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The question then becomes: what about students like Velez? He is currently a graduate assistant at Proyecto Pa’Lante where his duties include engaging in research at the program, as well as to understand the Latino student dropout rate at NEIU. The 25 year old, Logan Square resident has also made his mark in the arena of community service. At Total Resources Involvement Benefiting Everyone, Inc. (T.R.I.B.E.) he has worked diligently to mentor at-risk youth in charter schools to provide them with life skills, so they can be successful throughout their lives. His work is a testament to his commitment for social change. Velez’s involvement in the Occupy movement began three weeks ago, “because I’m a graduate student, I don’t have a lot of time to do the community organizing that I was doing before, so this is a great way for me to contribute to society,” Velez said. His reasons for participating in Occupy Chicago are in line with the reasons of many others. None of those reasons seem to suggest that they are jealous of people who are financially successful, as many opponents of the movement have insinuated; only that the disparities and gaps between the wealthy and impoverished, despite their efforts, are unjust. “First of all I joined it because of my background in Justice Studies…I learned how to question society and the system we live in. Occupy Chicago is questioning a big part of our system. It questions the greed of corporations and their ideals in regards to profits.” Velez went on to explain, “It affects me directly as a person…Every day, I am reminded that rich people make billions of dollars every year, while I only make $550 a month. It is unacceptable! I see many broken schools in our poor neighborhoods and don’t understand why they can’t share their wealth with poor people so we can better our schools and our communities. An example [of this] would be people who are working in top executive positions at corporations and people who are working the factory…The people working in executive positions at corporations can afford everything, while the factory worker can’t even afford the product they are making. That is a serious flaw of the system.” Velez hopes that students can be their own researcher, look up the information about income disparities and find out why there is an Occupy movement for themselves, “after you find the information, make the decision whether or not you want to join the cause,” he stated. Information regarding the reasons behind the Occupy movement can be found in many places. Witford said that the information could be found in your next social conversation, “two months ago, they were only talking about deficit and budget cuts and now they’re talking about income inequality. We’re now having an honest discussion about income inequality for the first time in 30 years.” As Occupiers chant “One – we are the people, two – we are united, three – the occupation: Is. Not. Leaving,” their message is being written into the annals of history. Let it forever be remembered that members of the NEIU community were there to contribute to the cause. “Over 4,000 people protesting were there for different causes that stemmed from corporate greed. I felt a sense of solidarity and an understanding of a general purpose.” Velez noticeably retreated into himself and then continued saying, “the media portrays us as a leaderless movement but we are a movement made of leaders.”

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5. Occupiers catch the attention of passers-by on the corner of Jackson and LaSalle. 6. NEIU professor, Abhijit Banerjee, shows his support as he holds a sign that reads, “Too big to let others live.”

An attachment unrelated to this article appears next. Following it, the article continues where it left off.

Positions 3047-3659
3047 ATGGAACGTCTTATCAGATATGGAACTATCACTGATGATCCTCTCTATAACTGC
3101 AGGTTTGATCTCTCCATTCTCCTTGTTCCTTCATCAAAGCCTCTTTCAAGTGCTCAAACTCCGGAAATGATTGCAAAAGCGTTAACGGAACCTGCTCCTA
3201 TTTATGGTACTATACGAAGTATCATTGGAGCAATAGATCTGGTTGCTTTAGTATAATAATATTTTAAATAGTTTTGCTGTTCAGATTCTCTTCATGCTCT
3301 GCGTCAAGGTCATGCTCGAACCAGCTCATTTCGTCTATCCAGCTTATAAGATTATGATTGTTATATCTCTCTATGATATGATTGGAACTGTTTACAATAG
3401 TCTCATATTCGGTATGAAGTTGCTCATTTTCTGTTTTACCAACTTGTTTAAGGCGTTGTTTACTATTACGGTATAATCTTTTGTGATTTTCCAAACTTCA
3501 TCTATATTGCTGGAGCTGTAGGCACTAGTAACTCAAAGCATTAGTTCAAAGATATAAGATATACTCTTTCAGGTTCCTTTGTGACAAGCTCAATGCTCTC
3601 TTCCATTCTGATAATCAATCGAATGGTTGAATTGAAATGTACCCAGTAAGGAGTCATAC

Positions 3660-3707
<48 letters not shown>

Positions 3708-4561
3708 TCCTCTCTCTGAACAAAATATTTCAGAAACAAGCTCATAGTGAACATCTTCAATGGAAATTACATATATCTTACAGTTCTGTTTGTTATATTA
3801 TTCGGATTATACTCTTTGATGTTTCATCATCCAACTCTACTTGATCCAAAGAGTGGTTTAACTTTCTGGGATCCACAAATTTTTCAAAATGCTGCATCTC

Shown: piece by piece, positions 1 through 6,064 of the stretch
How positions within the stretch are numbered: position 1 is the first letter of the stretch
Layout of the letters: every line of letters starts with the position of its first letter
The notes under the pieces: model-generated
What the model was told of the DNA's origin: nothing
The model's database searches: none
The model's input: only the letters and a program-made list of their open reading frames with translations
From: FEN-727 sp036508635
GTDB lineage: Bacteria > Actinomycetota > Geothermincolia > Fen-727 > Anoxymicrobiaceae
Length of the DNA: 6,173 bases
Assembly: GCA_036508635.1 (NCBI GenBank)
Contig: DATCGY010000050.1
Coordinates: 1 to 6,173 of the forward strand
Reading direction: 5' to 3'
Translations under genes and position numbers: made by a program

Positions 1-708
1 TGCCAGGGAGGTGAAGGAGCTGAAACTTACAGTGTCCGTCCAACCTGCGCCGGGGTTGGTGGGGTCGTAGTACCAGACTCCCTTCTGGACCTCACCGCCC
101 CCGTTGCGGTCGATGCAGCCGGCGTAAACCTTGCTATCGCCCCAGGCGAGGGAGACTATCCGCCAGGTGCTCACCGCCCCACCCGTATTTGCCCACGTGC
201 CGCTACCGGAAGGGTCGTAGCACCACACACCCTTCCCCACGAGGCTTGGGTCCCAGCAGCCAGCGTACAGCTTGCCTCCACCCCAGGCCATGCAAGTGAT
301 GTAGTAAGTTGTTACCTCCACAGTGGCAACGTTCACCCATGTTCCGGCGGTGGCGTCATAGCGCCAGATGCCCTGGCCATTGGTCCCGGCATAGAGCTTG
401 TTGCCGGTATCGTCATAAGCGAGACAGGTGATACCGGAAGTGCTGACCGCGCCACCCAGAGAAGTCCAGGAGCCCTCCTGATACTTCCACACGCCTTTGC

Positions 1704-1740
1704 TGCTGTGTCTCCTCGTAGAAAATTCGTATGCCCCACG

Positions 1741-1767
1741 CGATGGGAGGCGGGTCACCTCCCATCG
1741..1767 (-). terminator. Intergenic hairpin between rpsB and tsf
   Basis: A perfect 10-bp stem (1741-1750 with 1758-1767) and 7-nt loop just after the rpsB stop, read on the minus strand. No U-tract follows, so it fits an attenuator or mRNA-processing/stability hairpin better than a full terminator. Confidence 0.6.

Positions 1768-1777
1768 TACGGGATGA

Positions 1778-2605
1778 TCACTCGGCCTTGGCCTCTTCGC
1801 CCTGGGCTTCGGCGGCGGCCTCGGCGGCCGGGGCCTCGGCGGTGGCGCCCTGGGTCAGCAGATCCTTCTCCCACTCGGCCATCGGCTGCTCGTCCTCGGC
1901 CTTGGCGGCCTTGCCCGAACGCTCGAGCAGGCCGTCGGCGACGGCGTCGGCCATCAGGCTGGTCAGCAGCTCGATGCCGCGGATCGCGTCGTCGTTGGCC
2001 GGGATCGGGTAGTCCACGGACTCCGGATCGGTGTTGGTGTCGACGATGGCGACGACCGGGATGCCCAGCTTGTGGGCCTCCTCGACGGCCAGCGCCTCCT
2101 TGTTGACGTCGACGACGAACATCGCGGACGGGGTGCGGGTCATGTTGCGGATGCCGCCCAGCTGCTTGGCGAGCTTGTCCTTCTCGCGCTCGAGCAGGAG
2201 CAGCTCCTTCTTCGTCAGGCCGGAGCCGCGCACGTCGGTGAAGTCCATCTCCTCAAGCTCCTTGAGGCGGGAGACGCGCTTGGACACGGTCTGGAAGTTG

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TUESDAY, NOVEMBER 8, 2011

Arts Life &
By Shantez Tolbut - Staff Writer
The NEIU Stage Center offered students and staff a chance to see another classic Neil Simon play, “The Odd Couple” directed by Lisa Cantwell. This cute, hilarious and grungy comedy had the audience tickling with laughter during Oct. 20-22, 26-29. The play’s setting involves a couple of divorced bachelors– Oscar (played by Nick Shea), your typical messy cynical guy and Felix (played by Rand Ringgenberg), the shy, compulsive neat freak that leans towards traditionally female related chores around the home–that move in together after one of the guys goes through a particularly hard divorce. As they progress, we see the conflicting interests colliding and escalating for an interesting climax. It was a treat to see the use of the audience space and the entire stage used for an added touch of entertainment. Ringgenberg did exceptionally well in bringing out the complexity and humanity in a guy who despite his anti-social tendencies, really just cherishes his family. Shea captured the essence of a broken man trying to cope with a difficult situation—while still struggling to maintain a sense of his masculinity. “It was interesting how Oscar and Felix got to know each other,” said Ringgenberg on his chemistry with Shea. “I guess you could call that magic.” The other actors who played the roles of their close friends Speed, Murray, Roy and Vinnie created a genuine atmosphere of a weekly poker game that added on to the “bachelor-esque” feel of the play, even though some of the other characters were clearly still married. Brad Cantwell, the actor who played Speed, particularly liked the 1940s atmosphere in the play. “I really enjoyed re-creating the poker game scene where the men would get together without their wives for a night of smoking, food and cards,” said Cantwell. “The show required a cast that could create friends and neighbors and I think that we [accomplished] that.” Towards the end of the play, Oscar brought the Pigeon sisters over to dinner for a delightfully twisted end. Ann Dernbach, the actress who played Gwendolyn Pigeon, excitedly shared her experience with the production. “One word. Magical. That’s the term that I use for a good show,” she said. “Lisa was the glue that held us all together—she is amazing! I have never been disappointed working with The Stage Center Theatre.”